This year, I’ve been renting an office in a building in Milton Keynes – it’s been a good deal, and is suiting me pretty well.  There’s lots of other small and medium businesses in the building, and my floor contains quite a diverse range.

However, Fridays are invariably odd here.

I don’t know why/how, but a significant number of the companies and businesses here just don’t seem to come in on Fridays. It means my floor of the building is like a ghost-town, and it’s just a bit weird.

I don’t mind, it’s just something I’ve noticed that seems strange.

Where There’s A Will

In the news today, there’s a lot going on about the person who’s managed to get her mother’s will overturned, and thus inherit a third of the money from it, despite the mother’s written explanation of why she didn’t want her daughter to get anything.

Personally, I find this kind of thing deeply unpleasant – not least for the greed it shows, and the all-round contempt for final wishes in this case. I think if a will has been made out with certain intent and intentions, that’s what should happen.

As it is, in this case the person is going to use the proceeds (although what’ll be left after legal costs is another question) to purchase their house from the local authority, which appears to have ‘always been what was intended’.

And – again, personally – that’s what drives me crackers, that expectation of (and reliance on) inheriting money, and even making plans for the money that will come when parents die. I’ve known a few people of similar mindsets over the years, and it always leaves me cold, that whole “Well, when they’ve died we’ll be able to [x]” attitude. It’s just unpleasant.

I know parents die – it’s a logical assumption that they will do so.  But counting down the days ’til it happens, effectively looking forward to them dying, that’s just wrong. (Again, and as always, in my opinion)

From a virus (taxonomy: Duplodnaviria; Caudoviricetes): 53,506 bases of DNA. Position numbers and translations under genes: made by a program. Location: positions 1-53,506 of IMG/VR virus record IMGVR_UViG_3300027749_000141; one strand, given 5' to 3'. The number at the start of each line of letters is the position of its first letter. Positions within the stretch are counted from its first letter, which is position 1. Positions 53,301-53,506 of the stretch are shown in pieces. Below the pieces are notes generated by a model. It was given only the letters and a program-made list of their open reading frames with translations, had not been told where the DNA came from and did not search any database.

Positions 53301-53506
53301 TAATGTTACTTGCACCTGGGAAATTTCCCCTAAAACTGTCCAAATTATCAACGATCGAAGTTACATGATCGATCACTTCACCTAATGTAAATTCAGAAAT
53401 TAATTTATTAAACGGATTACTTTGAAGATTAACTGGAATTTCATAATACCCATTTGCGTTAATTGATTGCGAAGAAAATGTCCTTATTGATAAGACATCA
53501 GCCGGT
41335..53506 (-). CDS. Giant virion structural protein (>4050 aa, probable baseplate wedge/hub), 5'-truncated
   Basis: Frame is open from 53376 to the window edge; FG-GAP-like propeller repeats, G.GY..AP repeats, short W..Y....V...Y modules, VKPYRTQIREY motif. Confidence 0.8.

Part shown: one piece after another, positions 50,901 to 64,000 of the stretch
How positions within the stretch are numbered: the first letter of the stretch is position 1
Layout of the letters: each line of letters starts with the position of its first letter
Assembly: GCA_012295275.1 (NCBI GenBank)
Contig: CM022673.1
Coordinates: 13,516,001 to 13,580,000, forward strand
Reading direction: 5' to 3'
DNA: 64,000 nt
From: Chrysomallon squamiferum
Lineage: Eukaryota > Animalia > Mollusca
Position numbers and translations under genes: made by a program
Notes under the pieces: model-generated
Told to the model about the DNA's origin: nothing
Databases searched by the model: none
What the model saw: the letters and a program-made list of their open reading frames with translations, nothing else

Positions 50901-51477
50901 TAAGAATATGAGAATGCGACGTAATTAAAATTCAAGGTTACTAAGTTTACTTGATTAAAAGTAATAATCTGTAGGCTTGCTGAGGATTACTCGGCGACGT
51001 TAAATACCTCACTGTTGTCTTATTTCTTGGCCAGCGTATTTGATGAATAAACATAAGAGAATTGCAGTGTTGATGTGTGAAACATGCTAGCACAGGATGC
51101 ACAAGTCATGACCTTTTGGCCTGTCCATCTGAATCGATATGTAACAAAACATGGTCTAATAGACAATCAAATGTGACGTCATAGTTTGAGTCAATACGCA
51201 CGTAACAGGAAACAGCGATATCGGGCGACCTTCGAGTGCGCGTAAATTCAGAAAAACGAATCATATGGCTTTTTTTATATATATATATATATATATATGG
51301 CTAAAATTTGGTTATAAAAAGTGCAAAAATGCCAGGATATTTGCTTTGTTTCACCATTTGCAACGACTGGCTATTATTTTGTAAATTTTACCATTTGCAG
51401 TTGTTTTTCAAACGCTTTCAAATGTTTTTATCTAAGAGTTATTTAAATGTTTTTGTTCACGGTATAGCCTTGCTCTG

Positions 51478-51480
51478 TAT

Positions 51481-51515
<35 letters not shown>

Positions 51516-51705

As and when my folks go, I would hope that their will says “We’ve spent the lot, and anything else can go to the cats home”. I’d be fine with that – and you can be damn sure I wouldn’t be fighting through the courts because it was “unfair”.


Grrrr, People. They really do piss me off sometimes.


Over the last couple of weeks I’ve been thinking a lot about laziness – and noticing a lot of it, as well. As such, there’s likely to be a few more posts about it, while it’s in my head.

One thing I’ve noticed over the last few weeks is around parking on weekends. Milton Keynes, for those who don’t know, has no shortage of parking spaces. It’s basically a fucking huge car-park with added shops and housing.

And yet every weekend I see drivers queueing to get into the multi-story car-park that’s the absolute closest to one end of the shopping centre. Queueing past loads of spaces that are empty (and cheaper than that multi-storey one) and fucking up junctions, all to get to the closest (or at least perceived to be closest) parking place.

I don’t get it – but then, I’m the idiot who walks from one end of central Milton Keynes to the other, because I’m too lazy to be bothered with driving it and faffing with parking. So who am I to judge?

(Not that I’m judging, I just find it weird to queue for spaces in an expensive multi-storey when there’s tons of closer street-level parking)

Post Navigation